by Jon Styf


A bill that would waive Tennessee’s license plate registration fees for a full year could save Tennessee drivers $121.6 million based on legislative estimates.

Senate Bill 2491 was amended to include the fee waiver before being approved by the Senate Transportation and Safety Committee earlier this month. It has been assigned to the Senate Finance, Ways and Means Committee.

The bill would waive license plate registration fees from July 1 through June 30, 2023. The Tennessee General Assembly Fiscal Review Committee estimated a $121.6 million effect on state revenue.

The proposal was acknowledged Thursday by Lt. Gov. Randy McNally after Gov. Bill Lee proposed a 30-day grocery and food tax holiday.

“The purpose behind the bill is that we have tried a lot of different strategies in this state to get money back in the hands of taxpayers,” Sen. Bo Watson, R-Hixson, said. “This exceeds the amount of money that we do when we do a sales tax holiday.”

A companion House bill with the same amendment, House Bill 2640, was placed behind the budget Wednesday.

Watson said the bill would require an appropriation from the state’s general fund to cover the two funds that receive registration fee money. That includes $110.6 million to the state’s Highway Fund and $5.2 million to the Police Pay Supplement Fund, which receives the first dollar of each registration.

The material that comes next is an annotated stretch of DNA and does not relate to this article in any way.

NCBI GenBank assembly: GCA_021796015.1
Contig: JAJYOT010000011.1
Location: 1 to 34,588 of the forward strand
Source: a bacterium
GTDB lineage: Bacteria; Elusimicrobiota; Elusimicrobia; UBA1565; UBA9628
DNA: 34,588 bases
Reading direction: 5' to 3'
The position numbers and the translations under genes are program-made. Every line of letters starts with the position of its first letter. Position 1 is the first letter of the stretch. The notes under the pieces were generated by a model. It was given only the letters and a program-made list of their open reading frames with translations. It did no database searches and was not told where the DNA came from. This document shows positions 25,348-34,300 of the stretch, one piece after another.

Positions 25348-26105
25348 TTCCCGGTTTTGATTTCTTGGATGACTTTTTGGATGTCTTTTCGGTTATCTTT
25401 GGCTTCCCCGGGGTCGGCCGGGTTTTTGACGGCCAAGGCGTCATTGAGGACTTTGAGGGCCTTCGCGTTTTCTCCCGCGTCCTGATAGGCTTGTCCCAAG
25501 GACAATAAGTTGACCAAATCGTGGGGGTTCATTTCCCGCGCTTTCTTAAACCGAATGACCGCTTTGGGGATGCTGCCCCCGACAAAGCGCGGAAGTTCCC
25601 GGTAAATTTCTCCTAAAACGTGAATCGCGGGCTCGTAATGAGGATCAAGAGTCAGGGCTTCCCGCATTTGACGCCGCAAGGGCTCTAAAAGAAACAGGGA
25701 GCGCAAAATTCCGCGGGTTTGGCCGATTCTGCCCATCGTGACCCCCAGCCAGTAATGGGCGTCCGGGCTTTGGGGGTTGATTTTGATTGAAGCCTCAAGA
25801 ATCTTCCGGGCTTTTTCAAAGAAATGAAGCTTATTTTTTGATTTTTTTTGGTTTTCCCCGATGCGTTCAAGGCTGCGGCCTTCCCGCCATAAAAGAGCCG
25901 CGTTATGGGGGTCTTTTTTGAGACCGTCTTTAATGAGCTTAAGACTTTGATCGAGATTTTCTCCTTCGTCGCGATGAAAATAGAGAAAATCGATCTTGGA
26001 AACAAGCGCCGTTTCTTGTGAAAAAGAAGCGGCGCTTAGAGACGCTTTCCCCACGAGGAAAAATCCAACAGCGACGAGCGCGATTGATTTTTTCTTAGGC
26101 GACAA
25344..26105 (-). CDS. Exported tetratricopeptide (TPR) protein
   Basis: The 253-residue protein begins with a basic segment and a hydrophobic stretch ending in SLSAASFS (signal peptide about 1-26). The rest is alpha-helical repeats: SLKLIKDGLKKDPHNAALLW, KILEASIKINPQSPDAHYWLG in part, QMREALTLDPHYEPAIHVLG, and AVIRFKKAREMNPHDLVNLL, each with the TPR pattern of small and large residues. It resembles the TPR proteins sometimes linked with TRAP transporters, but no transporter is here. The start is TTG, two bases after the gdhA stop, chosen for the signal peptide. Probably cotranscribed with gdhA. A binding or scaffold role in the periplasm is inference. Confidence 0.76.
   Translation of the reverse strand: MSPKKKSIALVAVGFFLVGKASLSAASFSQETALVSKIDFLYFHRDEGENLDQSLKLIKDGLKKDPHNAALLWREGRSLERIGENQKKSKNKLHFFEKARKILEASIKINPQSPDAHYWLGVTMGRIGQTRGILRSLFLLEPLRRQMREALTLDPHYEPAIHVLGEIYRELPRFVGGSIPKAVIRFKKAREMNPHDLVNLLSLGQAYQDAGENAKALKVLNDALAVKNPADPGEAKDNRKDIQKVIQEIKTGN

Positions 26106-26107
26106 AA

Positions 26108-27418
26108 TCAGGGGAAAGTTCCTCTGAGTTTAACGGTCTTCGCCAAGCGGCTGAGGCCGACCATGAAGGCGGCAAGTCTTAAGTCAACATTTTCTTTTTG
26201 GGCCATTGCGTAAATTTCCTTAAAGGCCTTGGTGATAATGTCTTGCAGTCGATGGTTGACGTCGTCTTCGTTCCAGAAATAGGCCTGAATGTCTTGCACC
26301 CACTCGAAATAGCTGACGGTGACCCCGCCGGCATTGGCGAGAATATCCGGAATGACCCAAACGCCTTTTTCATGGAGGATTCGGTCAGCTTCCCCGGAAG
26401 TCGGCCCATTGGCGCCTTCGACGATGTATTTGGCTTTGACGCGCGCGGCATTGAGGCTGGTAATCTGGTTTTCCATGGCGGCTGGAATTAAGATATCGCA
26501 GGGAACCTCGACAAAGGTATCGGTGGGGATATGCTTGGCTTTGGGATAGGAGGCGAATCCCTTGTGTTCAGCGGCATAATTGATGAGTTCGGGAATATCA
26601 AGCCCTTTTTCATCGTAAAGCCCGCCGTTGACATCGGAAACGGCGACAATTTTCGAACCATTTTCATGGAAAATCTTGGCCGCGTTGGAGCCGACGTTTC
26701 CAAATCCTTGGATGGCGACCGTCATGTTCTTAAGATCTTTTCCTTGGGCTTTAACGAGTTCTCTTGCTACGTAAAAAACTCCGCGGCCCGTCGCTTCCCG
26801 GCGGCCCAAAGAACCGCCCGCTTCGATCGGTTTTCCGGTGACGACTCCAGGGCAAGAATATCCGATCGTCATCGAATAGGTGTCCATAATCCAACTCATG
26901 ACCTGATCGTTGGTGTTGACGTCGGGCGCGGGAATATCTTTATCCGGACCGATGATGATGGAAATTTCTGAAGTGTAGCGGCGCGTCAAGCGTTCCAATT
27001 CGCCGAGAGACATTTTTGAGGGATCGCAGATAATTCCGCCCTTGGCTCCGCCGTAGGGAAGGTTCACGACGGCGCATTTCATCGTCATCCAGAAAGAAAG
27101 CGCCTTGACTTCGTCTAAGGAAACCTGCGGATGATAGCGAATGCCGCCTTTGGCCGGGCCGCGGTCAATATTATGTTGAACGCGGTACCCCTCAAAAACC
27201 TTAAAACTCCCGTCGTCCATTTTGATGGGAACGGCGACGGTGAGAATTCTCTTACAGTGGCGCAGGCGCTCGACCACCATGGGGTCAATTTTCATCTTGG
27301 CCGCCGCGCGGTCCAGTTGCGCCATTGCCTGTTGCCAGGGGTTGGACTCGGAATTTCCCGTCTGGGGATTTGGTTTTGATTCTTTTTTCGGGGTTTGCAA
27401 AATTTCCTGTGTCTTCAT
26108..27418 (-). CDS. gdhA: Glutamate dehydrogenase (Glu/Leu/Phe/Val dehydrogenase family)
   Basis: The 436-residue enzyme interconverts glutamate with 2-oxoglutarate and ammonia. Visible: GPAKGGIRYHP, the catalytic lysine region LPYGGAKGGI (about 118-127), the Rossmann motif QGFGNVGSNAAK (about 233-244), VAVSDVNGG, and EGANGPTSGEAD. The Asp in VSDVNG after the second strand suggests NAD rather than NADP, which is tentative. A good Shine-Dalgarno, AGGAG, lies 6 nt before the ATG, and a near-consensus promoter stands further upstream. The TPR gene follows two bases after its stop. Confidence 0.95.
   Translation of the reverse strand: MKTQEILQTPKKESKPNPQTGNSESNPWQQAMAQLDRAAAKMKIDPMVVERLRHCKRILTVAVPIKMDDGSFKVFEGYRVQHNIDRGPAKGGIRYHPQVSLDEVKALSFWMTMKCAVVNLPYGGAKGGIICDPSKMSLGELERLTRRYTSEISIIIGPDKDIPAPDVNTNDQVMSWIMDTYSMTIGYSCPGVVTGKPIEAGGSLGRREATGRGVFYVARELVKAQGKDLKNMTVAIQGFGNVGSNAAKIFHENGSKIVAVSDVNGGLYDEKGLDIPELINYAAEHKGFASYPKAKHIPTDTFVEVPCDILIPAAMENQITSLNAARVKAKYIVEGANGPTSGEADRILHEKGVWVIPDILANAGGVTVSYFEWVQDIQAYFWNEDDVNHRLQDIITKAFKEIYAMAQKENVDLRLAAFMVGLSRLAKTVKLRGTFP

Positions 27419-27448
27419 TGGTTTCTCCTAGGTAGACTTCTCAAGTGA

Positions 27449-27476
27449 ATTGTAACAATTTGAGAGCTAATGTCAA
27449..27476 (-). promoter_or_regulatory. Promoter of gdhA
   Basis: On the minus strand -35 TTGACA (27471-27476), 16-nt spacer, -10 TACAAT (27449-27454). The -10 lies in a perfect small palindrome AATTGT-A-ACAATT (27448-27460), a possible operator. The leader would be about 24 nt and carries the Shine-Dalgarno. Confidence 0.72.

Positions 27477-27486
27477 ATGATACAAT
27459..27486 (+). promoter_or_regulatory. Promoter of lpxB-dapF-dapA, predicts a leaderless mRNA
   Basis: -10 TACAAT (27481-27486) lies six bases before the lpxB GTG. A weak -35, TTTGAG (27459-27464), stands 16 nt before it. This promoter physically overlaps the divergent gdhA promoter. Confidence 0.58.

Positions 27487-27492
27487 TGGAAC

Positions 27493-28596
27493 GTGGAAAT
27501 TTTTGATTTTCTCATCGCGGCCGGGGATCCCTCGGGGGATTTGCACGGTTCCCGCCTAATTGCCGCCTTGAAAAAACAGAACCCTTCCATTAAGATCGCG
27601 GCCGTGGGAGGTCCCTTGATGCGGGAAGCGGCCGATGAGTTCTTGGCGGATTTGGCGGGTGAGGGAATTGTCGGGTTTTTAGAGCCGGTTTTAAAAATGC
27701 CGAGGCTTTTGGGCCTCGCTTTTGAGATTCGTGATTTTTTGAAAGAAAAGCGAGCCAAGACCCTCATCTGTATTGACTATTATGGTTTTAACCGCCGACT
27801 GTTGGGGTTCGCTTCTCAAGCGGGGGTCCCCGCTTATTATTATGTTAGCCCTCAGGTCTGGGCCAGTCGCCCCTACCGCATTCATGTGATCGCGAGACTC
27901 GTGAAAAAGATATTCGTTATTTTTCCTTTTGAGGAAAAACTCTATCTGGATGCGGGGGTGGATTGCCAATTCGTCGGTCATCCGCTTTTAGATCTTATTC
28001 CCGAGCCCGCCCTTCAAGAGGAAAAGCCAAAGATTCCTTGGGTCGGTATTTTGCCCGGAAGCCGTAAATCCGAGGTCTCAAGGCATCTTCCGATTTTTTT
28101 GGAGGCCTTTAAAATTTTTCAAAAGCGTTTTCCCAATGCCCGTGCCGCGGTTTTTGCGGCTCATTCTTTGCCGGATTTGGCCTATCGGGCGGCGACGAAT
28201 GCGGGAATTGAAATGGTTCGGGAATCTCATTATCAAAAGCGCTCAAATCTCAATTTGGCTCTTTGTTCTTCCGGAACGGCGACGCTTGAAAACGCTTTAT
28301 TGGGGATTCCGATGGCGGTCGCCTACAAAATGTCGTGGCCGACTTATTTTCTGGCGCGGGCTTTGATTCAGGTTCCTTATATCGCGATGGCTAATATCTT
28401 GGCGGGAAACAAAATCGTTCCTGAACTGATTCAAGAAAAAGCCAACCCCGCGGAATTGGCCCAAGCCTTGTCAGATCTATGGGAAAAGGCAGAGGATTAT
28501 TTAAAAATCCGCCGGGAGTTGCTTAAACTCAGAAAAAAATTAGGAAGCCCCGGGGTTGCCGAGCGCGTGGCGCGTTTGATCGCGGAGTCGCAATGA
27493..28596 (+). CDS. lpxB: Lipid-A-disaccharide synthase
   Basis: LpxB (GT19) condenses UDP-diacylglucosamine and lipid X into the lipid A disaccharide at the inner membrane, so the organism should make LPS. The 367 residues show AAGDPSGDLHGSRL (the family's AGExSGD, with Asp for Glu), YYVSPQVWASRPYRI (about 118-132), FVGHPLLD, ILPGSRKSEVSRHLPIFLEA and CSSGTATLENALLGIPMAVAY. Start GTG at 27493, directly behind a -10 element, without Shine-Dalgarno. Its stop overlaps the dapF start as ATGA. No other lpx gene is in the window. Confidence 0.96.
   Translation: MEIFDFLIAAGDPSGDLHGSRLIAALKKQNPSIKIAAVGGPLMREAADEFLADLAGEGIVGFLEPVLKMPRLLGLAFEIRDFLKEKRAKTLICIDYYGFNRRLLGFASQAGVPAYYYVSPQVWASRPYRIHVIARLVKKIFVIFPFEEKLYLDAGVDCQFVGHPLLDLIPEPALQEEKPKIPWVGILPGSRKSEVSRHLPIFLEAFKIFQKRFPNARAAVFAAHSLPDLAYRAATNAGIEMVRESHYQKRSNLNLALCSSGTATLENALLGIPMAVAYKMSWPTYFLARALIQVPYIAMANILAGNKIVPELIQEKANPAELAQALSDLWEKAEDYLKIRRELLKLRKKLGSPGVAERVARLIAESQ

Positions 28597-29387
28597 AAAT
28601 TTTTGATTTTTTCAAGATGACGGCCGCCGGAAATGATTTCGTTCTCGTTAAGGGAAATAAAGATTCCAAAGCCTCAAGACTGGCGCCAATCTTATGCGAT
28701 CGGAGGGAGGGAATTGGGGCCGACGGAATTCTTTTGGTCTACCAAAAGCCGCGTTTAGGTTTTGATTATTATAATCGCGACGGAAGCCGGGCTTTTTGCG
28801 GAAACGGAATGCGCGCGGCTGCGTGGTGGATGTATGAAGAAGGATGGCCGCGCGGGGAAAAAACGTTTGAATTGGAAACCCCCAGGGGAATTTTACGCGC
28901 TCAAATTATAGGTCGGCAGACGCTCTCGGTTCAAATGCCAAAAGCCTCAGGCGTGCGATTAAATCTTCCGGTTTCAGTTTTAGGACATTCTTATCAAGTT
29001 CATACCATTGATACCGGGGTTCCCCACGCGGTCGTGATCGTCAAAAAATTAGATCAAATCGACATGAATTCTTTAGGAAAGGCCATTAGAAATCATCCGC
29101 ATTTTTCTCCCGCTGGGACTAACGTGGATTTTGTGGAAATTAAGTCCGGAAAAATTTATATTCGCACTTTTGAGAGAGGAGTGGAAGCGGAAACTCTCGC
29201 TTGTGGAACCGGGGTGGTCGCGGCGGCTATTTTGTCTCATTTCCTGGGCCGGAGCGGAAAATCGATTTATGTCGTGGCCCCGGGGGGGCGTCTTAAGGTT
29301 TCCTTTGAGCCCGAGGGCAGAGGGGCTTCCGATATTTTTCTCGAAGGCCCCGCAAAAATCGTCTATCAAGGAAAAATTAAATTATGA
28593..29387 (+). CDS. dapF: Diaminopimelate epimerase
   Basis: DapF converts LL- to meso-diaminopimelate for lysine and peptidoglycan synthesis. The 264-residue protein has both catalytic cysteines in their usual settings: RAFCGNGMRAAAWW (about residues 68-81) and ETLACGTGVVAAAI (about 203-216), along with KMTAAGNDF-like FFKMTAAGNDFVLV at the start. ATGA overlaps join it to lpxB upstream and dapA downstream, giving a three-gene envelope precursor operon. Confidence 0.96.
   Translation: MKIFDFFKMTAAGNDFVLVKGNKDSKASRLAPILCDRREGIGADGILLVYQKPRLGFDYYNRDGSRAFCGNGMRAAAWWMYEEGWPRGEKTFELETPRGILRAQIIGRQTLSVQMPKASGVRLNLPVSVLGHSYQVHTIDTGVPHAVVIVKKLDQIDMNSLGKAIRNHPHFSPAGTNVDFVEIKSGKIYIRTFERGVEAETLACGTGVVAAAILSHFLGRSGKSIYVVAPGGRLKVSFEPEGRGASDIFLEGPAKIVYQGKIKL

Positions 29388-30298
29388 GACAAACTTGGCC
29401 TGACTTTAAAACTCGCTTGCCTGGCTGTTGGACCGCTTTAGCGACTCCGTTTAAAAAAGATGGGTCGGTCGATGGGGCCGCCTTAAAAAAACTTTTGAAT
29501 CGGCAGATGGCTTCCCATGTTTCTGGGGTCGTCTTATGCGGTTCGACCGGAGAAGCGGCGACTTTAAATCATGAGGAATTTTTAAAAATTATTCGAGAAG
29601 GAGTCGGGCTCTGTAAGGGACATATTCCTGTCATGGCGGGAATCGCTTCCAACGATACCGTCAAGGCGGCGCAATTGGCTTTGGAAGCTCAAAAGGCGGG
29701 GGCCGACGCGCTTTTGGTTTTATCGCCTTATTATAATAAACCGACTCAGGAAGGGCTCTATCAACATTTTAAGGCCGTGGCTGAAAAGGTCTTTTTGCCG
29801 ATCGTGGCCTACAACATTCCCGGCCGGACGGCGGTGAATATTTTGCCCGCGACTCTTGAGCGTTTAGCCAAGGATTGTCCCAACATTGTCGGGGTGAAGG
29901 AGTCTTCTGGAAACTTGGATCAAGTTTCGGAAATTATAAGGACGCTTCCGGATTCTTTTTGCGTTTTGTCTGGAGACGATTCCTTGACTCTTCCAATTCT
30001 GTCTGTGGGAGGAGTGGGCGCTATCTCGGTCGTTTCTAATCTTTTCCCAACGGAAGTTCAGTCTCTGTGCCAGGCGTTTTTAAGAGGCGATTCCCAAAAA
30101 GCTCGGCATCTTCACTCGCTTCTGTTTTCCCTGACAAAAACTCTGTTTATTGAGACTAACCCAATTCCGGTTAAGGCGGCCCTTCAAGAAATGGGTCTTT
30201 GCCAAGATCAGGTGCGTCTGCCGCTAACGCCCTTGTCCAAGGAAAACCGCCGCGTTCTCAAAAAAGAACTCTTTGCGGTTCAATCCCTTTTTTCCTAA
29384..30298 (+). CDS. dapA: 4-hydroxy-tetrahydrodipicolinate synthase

Motorcycle license fees are $16.75, and vehicle registrations are $23.75, according to the bill’s fiscal note.

Watson said the fees could help return money specifically to Tennessee taxpayers from a state surplus in taxes, while grocery tax and sales tax holidays also are a benefit to visitors who don’t live in Tennessee.

“This would be one way to give back to Tennesseans and specifically to Tennesseans,” Watson said.

Tennessee has collected $2.15 billion more in taxes and fees than budgeted for in first seven months of the fiscal year.

“Thank you for being creative and bringing this,” Sen. Becky Duncan Massey, R-Knoxville.

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Jon Styf is an award-winning editor and reporter who has worked in Illinois, Texas, Wisconsin, Florida and Michigan in local newsrooms over the past 20 years, working for Shaw Media, Hearst and several other companies.